Two Is the Oddest Number: Same-Sex Marriage and the Victorian Afterlife
Goodwin, James Michael
Cohen, William A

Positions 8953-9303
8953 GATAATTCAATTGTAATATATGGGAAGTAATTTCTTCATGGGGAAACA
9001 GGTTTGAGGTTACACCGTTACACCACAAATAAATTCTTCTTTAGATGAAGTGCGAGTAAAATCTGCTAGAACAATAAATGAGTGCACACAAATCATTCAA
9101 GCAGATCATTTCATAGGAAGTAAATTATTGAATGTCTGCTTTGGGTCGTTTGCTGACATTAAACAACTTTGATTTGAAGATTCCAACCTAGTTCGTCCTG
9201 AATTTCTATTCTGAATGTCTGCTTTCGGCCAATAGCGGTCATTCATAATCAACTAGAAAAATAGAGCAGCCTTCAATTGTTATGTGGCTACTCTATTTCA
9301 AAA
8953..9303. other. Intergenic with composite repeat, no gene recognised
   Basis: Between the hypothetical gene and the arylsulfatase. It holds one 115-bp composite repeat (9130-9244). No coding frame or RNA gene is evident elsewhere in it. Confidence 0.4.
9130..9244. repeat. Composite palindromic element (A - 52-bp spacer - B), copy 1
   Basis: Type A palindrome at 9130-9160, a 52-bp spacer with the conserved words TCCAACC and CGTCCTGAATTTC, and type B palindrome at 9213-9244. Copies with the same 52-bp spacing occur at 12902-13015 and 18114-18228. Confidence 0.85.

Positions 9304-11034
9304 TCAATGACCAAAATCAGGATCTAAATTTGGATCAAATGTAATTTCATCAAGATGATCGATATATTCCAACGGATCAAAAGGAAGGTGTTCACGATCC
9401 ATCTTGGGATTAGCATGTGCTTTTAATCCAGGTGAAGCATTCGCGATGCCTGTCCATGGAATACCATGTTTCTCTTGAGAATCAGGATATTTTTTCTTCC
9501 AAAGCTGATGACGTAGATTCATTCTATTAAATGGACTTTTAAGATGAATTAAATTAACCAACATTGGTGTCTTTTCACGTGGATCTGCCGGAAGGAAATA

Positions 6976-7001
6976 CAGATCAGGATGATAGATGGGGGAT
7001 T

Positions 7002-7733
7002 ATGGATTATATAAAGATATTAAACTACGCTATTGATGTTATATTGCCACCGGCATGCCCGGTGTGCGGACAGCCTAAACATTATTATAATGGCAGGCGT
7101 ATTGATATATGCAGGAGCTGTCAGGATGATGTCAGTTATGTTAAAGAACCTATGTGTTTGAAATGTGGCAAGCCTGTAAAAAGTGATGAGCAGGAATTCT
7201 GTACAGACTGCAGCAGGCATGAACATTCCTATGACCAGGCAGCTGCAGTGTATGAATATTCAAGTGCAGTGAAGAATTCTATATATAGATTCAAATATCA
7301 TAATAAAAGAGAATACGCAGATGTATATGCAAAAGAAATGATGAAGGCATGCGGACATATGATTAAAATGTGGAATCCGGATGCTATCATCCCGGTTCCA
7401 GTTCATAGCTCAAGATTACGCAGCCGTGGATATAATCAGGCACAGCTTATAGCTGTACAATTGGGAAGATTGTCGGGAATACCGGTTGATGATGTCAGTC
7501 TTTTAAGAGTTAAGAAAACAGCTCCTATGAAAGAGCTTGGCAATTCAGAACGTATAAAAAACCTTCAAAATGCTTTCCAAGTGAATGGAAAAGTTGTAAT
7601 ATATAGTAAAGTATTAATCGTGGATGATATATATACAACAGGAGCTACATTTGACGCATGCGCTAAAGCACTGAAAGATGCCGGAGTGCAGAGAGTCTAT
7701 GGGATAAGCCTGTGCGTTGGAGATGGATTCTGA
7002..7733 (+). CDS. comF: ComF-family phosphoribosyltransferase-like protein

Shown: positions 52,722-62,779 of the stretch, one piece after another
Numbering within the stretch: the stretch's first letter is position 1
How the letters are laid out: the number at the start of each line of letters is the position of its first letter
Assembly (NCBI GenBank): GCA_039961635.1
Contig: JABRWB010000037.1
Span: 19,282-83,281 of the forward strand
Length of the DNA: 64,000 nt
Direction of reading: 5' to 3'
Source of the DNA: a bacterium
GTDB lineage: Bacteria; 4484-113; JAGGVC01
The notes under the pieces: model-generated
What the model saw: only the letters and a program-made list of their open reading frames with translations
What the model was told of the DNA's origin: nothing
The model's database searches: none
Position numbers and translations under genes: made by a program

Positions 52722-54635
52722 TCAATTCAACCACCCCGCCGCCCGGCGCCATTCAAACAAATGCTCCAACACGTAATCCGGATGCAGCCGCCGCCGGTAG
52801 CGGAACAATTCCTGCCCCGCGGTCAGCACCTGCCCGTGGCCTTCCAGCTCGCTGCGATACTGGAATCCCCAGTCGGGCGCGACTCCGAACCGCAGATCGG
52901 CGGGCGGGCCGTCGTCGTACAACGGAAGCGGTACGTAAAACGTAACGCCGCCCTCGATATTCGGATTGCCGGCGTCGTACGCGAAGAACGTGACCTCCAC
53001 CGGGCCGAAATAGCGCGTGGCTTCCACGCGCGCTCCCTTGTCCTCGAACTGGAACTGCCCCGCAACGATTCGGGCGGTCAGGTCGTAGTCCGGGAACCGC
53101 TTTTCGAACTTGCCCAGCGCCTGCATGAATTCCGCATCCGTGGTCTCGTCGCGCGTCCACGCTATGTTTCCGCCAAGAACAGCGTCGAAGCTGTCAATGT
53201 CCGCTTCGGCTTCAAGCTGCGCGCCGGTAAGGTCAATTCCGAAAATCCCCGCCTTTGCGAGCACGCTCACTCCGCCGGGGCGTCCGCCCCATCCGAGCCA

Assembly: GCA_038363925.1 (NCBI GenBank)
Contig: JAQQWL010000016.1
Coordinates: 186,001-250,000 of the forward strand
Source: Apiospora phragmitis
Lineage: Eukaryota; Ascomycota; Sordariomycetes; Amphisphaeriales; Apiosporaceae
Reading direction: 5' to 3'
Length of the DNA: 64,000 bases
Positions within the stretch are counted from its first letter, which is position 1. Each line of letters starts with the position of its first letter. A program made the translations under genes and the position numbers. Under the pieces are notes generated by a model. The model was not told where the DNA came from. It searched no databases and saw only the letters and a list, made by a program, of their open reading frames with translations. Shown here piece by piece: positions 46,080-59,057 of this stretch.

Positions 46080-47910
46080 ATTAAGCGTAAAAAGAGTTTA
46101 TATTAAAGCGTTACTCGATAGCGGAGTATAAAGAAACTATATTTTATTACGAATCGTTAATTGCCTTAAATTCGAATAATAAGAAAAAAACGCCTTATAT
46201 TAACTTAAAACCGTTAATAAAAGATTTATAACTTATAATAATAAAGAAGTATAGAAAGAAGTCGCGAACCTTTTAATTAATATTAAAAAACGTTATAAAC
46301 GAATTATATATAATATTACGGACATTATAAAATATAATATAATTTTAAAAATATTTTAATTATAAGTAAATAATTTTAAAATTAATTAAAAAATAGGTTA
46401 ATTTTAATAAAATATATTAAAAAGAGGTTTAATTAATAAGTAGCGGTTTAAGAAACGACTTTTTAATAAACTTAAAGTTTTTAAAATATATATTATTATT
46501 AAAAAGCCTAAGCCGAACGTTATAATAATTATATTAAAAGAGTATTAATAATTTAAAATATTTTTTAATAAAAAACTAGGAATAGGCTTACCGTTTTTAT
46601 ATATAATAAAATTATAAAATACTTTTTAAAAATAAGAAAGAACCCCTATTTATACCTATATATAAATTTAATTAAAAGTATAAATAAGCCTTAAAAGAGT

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This dissertation reads today's same-sex marriage debate in United States in relation to the English debates over marriage reform in the 1850s. In particular, it focuses on the postmodern afterlife of the Victorian, arguing that the Victorian afterlife merges deeply suspicious readings with reparative ones. Starting with John Stuart Mill's "The Subjection of Women," it examines the manner in which today's readings of Mill's treatise repeat the responses of Mill's contemporaries. The paranoid reactions of today's readers attempt to show the inadequacies and contradictions of Mill's liberalism. At the same time, they highlight the paradoxical quality of Mill's "ideal of marriage," which involves "two persons of cultivated faculties, identical in opinions and purposes, between whom there exists that best of equality, similarity of powers and capacities with reciprocal superiority." In other words, "I am superior to you at the very same time that you are superior to me." So the desire for reciprocal superiority to embrace the supposedly non-paranoid, utopic celebrations surrounding the phenomenon of same-sex marriage, while it also reminds us not to dispense with paranoia, since these promises are pure fantasy. The volatile relationship between these opposing reading practices (the paranoid and the reparative) helps us to identify the impossibility of true marriage equality. In order to highlight their dialectical relationship, subsequent chapters focus on the paranoid and reparative qualities of two contradictory critical readings of Charles Dickens's "David Copperfield"; on "Little Dorrit" and its same-sex couple (Miss Wade and Tattycoram); on Walter Pater's hagiography of Winckelmann; and, finally, on Oscar Wilde's "The Importance of Being Earnest" and what I call Eve Kosofsky Sedgwick's "reparative avunculate,' that is, the alternative familial relations that flit upon the play's surface but get ignored by paranoid scholars focusing solely on the psychoanalytic triad of the father-mother-child. While the "reparative avunculate" is comprised by Algernon's cynical, paranoid insistence that "two is none," it is a necessary addition to Wilde's farcical portrayal of bourgeois marriage. Taken together, paranoid and reparative analyses demonstrate there is no such thing as an anti-hierarchical, egalitarian, non-zero-sum, two-person partnership, although we continue to desire such partnerships.